From "Struts and Frets," by Burkhard Bilger, on luthier Ken Parker and guitar design:
One afternoon this winter, I watched a man named Tom Murphy systematically beat up a brand-new Les Paul. Murphy, who is fifty-six, works for GIbson's custom, art, and historic division. He has thick forearms and ruddy features and a boyish devotion to the guitar heroes of his youth. Every week or two, the company sends ten or twenty guitars to Murphy's workshop, in Marion, Illinois, and he sends them back looking as if they'd been played for fifty years. When I visited, he began by etching some lines into the lacquer with a razor blade, to mimic the crackle of an old finish. He shaved the edges off the fingerboard, so that they looked worn by countless earsplitting solos. Then he took a bunch of keys and shook them over the surface, like a spider skittering over glass. To imitate years of belt wear, he held an old buckle against the back and whacked it a few times with a hammer. Then he flipped the guitar upside down and slowly ground the headstock into the concrete floor."Struts and Frets" (good title!) is available in the May 14 issue of the New Yorker (print only).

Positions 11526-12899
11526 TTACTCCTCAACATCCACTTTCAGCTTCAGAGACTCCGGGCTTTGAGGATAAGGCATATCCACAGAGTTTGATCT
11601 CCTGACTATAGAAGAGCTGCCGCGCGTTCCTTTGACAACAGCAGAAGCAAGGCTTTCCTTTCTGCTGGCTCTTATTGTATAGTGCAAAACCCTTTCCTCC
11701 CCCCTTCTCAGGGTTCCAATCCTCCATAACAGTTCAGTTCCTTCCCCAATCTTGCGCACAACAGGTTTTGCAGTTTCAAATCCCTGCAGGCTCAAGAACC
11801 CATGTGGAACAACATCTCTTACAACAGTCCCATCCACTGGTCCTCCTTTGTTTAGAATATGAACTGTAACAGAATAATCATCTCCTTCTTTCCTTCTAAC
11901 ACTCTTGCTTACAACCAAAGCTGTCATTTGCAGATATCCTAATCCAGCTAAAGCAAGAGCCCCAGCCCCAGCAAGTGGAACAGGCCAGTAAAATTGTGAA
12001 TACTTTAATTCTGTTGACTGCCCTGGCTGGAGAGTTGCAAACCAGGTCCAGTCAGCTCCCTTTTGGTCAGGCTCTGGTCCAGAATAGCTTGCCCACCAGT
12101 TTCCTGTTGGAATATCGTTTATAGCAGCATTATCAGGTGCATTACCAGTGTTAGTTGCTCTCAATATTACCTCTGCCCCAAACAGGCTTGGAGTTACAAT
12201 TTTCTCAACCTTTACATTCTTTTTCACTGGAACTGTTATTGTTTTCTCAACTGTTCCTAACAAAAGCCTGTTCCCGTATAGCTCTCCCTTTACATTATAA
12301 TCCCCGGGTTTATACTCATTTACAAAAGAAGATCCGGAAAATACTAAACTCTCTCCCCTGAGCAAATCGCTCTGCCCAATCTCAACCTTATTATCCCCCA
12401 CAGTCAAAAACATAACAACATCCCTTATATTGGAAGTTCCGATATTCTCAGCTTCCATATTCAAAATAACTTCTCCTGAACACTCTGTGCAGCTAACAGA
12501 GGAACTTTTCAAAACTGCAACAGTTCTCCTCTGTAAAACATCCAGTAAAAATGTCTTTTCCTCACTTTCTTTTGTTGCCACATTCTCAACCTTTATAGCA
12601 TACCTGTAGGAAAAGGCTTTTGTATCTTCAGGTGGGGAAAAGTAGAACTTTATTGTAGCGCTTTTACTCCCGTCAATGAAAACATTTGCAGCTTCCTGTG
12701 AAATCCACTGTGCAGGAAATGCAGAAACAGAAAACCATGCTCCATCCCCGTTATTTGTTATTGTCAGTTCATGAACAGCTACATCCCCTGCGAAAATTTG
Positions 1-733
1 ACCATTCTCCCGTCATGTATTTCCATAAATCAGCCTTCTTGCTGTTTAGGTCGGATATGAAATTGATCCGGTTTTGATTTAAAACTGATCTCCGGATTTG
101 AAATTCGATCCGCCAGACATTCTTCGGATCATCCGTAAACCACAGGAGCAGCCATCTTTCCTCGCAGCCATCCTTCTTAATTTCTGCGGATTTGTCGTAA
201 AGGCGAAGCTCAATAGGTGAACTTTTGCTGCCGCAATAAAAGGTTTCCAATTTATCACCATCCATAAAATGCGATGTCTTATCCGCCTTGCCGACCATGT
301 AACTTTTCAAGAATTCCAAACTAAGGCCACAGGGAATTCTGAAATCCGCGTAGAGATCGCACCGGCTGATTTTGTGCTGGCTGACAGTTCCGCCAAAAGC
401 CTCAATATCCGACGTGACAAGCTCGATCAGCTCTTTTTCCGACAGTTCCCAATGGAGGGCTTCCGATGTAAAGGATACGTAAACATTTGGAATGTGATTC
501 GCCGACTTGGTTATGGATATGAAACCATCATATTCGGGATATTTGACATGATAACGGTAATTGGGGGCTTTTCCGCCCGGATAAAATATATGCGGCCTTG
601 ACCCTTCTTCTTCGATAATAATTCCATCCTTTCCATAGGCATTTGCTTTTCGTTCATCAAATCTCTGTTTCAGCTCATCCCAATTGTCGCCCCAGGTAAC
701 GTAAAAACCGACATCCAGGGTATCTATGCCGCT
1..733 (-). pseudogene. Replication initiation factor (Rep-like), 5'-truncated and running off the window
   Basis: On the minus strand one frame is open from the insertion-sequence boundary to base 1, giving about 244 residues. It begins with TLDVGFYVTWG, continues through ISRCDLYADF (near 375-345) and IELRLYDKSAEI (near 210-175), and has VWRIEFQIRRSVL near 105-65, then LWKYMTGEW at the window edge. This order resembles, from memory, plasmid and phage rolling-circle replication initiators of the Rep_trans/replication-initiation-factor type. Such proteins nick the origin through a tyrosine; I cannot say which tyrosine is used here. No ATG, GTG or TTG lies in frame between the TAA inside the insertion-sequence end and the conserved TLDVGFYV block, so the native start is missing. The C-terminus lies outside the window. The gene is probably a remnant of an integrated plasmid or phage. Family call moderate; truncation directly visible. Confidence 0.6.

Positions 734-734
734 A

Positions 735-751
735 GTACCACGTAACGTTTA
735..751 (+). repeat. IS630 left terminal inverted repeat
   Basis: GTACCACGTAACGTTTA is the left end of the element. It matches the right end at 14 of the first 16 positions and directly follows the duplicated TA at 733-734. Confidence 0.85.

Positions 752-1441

A "Murphyized" Gibson sells for twice the cost of a regular Les Paul, and Murphy's signed Jimmy Pge replicas (complete with cigarette burns) have gone for as much as eighty thousand dollars. Fender's aged guitars have been equally successful. Customers can choose from various degrees of wear, from Closet Classic ("played maybe a few times per year and then carefully put away") to Heavy Relic ("played vigorously on a nightly basis") to the Rory Gallagher Tribute Stratocaster ("worn to the wood"). When I asked Matt Umanov, whose guitar store has been a fixture in Greenwich Village for forty years, why people buy these instruments, he made an impatient noise. "Ninety per cent of this business is male-oriented," he said. "In my opinion, most purchases are governed by four words: the zipper is down."